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The world has witnessed a colossal death toll due to the novel coronavirus disease-2019 (COVID-19). A few environmental epidemiology studies have identified association of environmental factors (air pollution, greenness, temperature, etc.) with COVID-19 incidence and mortality, particularly in developed countries. India, being one of the most severely affected countries by the pandemic, still has a dearth of research exploring the linkages of environment and COVID-19 pandemic.
We evaluate whether district-level greenness exposure is associated with a reduced risk of COVID-19 deaths in India.
We used average normalized difference vegetation index (NDVI) from January to March 2019, derived by Oceansat-2 satellite, to represent district-level greenness exposure. COVID-19 death counts were obtained through May 1, 2021 (around the peak of the second wave) from an open portal: covid19india.org. We used hierarchical generalized negative binomial regressions to check the associations of greenness with COVID-19 death counts. Analyses were adjusted for air pollution (PM2.5), temperature, rainfall, population density, proportion of older adults (50 years and above), sex ratio over age 50, proportions of rural population, household overcrowding, materially deprived households, health facilities, and secondary school education.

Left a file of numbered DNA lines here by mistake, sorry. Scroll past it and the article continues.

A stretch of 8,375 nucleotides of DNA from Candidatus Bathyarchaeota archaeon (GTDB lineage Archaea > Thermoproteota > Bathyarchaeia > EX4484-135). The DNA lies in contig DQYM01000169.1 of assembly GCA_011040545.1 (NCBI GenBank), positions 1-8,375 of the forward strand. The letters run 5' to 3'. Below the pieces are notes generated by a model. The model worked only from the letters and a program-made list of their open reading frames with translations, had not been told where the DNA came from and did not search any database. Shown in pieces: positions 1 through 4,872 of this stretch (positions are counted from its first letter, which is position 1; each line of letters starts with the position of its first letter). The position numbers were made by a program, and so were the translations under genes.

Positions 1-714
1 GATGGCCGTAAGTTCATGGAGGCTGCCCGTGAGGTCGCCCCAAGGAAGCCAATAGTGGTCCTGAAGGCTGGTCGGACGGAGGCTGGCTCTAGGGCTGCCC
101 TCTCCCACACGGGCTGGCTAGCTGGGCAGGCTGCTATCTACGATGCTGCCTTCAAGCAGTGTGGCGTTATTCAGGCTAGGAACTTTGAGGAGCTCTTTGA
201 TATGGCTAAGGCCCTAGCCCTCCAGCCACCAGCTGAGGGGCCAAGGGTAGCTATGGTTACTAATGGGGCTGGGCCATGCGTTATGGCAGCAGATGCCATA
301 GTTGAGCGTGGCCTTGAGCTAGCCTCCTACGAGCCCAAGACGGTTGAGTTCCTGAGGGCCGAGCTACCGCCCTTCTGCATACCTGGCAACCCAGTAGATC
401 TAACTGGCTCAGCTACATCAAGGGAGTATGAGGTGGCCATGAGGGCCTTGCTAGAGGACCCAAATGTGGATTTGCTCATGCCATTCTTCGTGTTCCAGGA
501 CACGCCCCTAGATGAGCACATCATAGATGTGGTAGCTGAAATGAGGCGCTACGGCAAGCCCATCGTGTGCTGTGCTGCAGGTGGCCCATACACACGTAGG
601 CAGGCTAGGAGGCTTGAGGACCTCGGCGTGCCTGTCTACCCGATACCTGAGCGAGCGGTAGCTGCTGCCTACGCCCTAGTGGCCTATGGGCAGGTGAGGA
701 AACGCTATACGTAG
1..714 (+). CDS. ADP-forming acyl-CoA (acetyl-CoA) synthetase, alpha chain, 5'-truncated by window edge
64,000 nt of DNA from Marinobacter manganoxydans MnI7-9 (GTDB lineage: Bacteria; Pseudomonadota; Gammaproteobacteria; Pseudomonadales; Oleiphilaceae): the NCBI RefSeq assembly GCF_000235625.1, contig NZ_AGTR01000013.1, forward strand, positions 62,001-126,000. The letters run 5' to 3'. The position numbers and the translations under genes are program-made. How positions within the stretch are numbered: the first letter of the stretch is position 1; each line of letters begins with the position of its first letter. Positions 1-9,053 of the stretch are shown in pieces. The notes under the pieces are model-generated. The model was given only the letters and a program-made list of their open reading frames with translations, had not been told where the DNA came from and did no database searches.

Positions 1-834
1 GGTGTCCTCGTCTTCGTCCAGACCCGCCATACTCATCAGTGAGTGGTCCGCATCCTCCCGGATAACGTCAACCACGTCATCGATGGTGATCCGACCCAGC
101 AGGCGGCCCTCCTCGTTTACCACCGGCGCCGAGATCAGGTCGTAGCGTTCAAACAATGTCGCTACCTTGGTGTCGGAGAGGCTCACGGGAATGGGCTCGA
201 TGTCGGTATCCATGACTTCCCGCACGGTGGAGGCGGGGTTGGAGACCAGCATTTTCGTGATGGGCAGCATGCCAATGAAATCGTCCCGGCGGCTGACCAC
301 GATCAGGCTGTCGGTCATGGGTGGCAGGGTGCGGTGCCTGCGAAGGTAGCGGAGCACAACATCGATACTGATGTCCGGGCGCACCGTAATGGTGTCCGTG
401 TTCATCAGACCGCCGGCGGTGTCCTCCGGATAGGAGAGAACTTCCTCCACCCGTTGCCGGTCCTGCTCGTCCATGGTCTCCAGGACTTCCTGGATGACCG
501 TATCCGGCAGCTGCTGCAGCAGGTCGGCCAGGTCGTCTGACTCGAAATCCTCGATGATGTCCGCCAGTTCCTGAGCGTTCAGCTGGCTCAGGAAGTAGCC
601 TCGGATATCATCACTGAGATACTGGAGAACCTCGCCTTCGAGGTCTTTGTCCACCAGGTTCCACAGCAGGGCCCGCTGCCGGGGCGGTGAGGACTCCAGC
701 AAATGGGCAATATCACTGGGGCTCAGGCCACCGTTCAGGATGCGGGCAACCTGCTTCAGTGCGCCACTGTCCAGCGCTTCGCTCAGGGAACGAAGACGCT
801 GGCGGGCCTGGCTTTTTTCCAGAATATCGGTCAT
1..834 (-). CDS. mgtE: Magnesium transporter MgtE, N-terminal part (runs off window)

Our analyses found a significant association between greenness and reduced risk of COVID-19 deaths. Compared to the districts with the lowest NDVI (quintile 1), districts within quintiles 3, 4, and 5 have respectively, around 32% [MRR = 0.68 (95% CI: 0.51, 0.88)], 39% [MRR = 0.61 (95% CI: 0.46, 0.80)], and 47% [MRR = 0.53 (95% CI: 0.40, 0.71)] reduced risk of COVID-19 deaths. The association remains consistent for analyses restricted to districts with a rather good overall death registration (>80%).
Though cause-of-death statistics are limited, we confirm that exposure to greenness was associated with reduced district-level COVID-19 deaths in India. However, material deprivation and air pollution modify this association.